In the Name of Allah, the Merciful, the Compassionate
As a child, I remember that my aunt would recite the Qur’ān every day. Her preferred time was in the morning and after the Fajr prayer her voice would fill the room, reciting the verses and Surahs and her gentle fingers would move along the black ink on a white page. When I recite the Qur’ān at home I am often taken back to that memory and I credit her scattering the fragrance of the Qur’ān while I slept in the same room.
As an adult with a family and a busy schedule, something else comes to mind: how do I incorporate the Qur’ān into my daily life, with all the work and appointments I have throughout the week? My aunt had a tough life as a teacher and raised three boys as a widow. Those were difficult times for her, but as I think now I realize that she never abandoned the Qur’ān and continued her habit of reciting it throughout those difficulties. She taught it to her sons and her grandchildren and taught others in her family and community.
So I come back to the question: how do I do it?
For one, I realize that daily recitation is a must. I try to make time at night or in the early morning to recite at least fifty verses, if not more. Along with the original Arabic, I make some time to read the English translation on my phone so that the meaning becomes more tangible for me. As I go about my day, I may become engrossed in my work and in driving that I may not remember the verses. But the Qur’ān is always there with me, covering me with the Mercy (Rahma) and Guidance.
The Messenger of Allah (peace be upon him and his progeny) said:
“Whoever recites the Qur’ān secures (knowledge of) prophethood within their ribs (bosom), though Divine Revelation has not been sent upon them. It does not befit one endowed with the Qur’ān that they should be indignant with those in anger, nor should they indulge in any act of ignorance with those who are ignorant, while the Speech of Allah Almighty is with them in their chest.” (Mustadrak al-Hakim).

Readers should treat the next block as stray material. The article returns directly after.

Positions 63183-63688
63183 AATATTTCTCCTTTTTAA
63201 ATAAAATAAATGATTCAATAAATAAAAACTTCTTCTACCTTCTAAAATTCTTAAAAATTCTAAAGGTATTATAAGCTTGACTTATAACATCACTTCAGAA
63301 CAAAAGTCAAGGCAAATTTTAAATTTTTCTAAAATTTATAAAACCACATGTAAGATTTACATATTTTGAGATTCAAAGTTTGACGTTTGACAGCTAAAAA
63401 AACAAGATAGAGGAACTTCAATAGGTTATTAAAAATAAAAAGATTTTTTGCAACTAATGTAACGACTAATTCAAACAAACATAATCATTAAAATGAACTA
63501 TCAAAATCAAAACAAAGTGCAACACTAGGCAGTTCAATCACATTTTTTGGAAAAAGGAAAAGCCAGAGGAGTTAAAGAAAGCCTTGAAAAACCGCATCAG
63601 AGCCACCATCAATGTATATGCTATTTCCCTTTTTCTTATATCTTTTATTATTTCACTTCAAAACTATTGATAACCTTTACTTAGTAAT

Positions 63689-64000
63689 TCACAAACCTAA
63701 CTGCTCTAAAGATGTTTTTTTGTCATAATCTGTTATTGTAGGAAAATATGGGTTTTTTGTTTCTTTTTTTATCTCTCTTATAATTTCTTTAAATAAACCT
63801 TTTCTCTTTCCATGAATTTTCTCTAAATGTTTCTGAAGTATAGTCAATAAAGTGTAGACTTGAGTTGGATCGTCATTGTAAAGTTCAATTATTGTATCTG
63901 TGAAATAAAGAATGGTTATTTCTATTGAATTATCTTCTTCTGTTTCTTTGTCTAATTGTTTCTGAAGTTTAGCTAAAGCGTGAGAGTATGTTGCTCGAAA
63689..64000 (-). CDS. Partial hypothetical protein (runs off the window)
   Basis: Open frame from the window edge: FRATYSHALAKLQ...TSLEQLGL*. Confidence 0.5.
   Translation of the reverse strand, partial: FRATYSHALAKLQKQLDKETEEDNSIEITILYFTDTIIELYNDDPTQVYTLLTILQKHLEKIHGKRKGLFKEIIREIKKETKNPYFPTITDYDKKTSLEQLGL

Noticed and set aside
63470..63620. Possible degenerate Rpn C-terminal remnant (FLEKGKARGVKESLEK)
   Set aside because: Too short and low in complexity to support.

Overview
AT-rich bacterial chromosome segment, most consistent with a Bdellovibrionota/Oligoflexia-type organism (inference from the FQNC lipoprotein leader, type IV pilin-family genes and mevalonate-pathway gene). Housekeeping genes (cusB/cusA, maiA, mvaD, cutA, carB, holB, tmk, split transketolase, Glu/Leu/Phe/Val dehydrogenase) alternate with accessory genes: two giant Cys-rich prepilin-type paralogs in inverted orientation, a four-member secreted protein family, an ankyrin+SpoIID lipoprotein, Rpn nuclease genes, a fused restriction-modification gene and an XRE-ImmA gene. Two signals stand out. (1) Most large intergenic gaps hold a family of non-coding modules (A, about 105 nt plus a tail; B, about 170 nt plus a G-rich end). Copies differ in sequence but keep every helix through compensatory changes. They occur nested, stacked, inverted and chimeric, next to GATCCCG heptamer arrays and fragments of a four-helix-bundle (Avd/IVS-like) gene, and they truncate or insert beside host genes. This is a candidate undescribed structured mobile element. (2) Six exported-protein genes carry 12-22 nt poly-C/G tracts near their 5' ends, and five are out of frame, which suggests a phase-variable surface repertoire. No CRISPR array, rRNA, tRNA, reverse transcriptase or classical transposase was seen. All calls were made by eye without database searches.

This blessed hadith reminds me that the Qur’ān is a constant presence, a consistent companion, and something which leads me to change and to grow. It gives the believer the opportunity to come into close proximity with the knowledge of prophethood, as though they have grasped some of the Sacred Realities bestowed upon the prophets and messengers (anibya wa rusul). Emotional responses are controlled as the Qur’ān guides its reciter to improve the behavior and to follow the Sunnah. As the believer recites and carries the Speech of Allah swt within their chest, knowledge, forebearance, patience, and emotional strength and stamina become apparent.
The benefit of learning and teaching the Qur’ān are endless, and a great approach is to take small bite-size pieces of the Qur’ān and staying with them. Let it be a daily practice where we read some verses, read the translation we are most comfortable with, and share and discuss these verses with our friend and congregation. We must make an intentional space (even virtual) and a set time (once a week) where we reflect on the verses and grow through them. This happens gradually and through practice.
The Messenger of Allah (blessings of Allah be upon him and his family) has said: “Everything in existence prays for the forgiveness of the person who teaches the Qur’an - even the fish in the sea.” (Usul al-Kafi).